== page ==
The Oscar-nominated actor nudged ahead of closest rivals Colin Firth and Orlando Bloom to take top billing in a new... Read more...
13th Feb 2012 12:32pm | By Editor
British holidaymakers have to pay up to 60 per cent more to visit Disneyland Paris than the French.
The park’s French-language website offers special discounts for French nationals that are not available in the UK, and travellers are blocked from the site if they try to buy the deals with a credit card not registered in the country.
French families can buy day passes for two adults and two children to visit Disneyland Park and Walt Disney Studios for 142 euros (£119).
British families would have to pay £192 – 62 per cent more – as they are unable to access the offer which lets children under 12 get free entry.
In another offer, French customers can buy day tickets for 44 euros (£37) each for adults and children, but Britons must pay £50 for adults and £35 for children.
Customer David Pascoe, from Newmarket, Suffolk, tried to buy tickets for the theme park this summer, but his credit card was blocked by the site.
He said: “It seems very unfair to charge families vastly different prices for exactly the same thing, just because they are coming from a different country.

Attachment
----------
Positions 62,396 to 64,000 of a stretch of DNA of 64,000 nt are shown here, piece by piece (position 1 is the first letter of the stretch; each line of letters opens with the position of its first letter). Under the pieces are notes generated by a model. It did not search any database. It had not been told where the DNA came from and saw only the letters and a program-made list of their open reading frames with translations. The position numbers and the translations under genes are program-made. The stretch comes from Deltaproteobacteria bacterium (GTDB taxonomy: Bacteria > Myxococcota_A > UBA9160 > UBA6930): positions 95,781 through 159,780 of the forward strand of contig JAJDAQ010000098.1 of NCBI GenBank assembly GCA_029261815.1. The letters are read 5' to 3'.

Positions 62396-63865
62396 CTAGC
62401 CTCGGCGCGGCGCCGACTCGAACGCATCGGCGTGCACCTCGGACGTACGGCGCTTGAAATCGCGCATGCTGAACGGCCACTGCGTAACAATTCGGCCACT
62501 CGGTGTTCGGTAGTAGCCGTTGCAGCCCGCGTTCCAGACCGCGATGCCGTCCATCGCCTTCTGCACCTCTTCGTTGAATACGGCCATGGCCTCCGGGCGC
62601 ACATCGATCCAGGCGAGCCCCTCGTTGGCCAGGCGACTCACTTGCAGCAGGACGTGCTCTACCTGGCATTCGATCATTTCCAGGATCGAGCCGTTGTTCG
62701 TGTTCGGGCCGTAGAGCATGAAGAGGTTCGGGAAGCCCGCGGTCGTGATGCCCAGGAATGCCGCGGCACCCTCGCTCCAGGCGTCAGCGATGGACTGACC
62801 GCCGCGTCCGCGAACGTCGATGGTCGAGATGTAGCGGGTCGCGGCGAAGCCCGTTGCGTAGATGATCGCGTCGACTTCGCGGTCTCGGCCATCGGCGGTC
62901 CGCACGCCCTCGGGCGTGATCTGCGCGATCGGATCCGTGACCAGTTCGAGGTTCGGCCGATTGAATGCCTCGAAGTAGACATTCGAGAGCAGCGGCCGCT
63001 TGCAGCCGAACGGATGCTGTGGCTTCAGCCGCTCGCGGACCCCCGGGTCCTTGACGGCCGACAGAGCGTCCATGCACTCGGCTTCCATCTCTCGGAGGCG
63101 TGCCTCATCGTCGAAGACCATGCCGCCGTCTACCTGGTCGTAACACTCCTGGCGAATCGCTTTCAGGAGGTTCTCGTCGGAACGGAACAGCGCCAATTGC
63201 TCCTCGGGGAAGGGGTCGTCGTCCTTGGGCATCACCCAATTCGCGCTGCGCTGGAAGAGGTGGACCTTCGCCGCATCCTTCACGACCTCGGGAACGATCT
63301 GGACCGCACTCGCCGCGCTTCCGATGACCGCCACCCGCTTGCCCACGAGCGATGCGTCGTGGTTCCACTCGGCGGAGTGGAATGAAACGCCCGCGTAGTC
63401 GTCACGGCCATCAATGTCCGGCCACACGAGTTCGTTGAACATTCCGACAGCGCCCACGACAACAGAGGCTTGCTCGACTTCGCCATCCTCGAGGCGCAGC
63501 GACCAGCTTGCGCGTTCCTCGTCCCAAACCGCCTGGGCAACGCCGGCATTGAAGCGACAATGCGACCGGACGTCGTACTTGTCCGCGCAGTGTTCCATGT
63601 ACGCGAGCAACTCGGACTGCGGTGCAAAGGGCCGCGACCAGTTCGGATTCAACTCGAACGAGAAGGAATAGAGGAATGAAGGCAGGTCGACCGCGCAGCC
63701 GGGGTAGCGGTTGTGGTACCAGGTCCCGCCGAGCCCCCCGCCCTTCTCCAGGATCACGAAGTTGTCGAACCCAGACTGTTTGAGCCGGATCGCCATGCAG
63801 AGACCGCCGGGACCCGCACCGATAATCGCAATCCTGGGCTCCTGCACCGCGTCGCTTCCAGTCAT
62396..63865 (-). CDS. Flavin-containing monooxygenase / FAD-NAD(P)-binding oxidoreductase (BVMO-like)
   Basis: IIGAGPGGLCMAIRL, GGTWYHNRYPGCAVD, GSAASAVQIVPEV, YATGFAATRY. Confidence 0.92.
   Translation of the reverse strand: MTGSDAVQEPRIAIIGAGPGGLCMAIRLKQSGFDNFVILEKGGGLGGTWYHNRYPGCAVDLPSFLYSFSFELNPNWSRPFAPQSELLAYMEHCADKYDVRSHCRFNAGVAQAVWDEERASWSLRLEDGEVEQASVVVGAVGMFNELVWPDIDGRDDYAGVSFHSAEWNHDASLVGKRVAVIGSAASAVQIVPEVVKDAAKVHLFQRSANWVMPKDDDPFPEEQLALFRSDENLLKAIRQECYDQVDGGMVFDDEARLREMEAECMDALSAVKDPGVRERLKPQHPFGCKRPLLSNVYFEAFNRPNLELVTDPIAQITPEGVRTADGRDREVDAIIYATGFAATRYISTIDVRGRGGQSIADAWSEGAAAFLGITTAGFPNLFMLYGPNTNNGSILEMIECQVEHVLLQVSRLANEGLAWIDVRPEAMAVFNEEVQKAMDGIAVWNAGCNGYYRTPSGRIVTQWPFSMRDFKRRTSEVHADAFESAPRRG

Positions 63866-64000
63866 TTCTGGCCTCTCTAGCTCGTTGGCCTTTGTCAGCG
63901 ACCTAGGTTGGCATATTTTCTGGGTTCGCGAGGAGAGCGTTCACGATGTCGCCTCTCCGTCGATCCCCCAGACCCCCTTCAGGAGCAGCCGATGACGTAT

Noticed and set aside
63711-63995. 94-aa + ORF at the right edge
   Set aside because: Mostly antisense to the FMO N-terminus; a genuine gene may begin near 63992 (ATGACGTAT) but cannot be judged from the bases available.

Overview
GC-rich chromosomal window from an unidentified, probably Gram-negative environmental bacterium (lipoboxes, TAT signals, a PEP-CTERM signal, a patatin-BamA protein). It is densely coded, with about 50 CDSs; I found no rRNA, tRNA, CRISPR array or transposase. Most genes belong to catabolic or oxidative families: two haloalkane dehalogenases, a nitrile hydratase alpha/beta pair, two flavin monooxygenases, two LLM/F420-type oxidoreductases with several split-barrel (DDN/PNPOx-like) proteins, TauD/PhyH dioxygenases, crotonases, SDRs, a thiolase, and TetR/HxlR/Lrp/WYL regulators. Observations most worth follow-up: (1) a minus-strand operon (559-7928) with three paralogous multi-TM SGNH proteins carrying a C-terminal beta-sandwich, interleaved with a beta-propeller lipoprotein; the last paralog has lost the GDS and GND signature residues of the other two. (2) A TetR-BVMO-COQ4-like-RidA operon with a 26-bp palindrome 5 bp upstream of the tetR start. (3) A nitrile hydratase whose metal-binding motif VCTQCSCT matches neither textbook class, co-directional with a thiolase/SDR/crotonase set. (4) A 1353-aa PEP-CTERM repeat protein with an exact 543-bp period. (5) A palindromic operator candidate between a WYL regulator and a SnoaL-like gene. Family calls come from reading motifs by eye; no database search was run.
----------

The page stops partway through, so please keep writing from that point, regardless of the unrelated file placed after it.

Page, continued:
“I tried to get the 71 euros adult tickets that come with free entry for a child, but when I put in my credit card details, it got rejected because it was not French.”
A Disneyland Paris spokesman said: “We strive to offer all our visitors the best value and flexibility when booking a trip to Disneyland Paris, with a wide range of promotions available to suit visitors’ different needs.
“A variety of promotions are offered at different times of the year to each market to reflect the local needs.
“In the case of the UK market the most popular promotions are those combining accommodation and/or travel plus park tickets.
“A recent promotion exclusive to the UK market offered up to 50 per cent off hotel and park tickets, plus free hotel and park tickets for children under 12.”
The park is currently planning to celebrate its 20th anniversary in April with a new night show in front of the Sleeping Beauty Castle, with lasers, fountains and pyrotechnics, plus a revamped evening parade with new choreography, costumes and music.
This change has been in the works for over 25 years, originating in 1990, and was intended to make written French easier... Read more...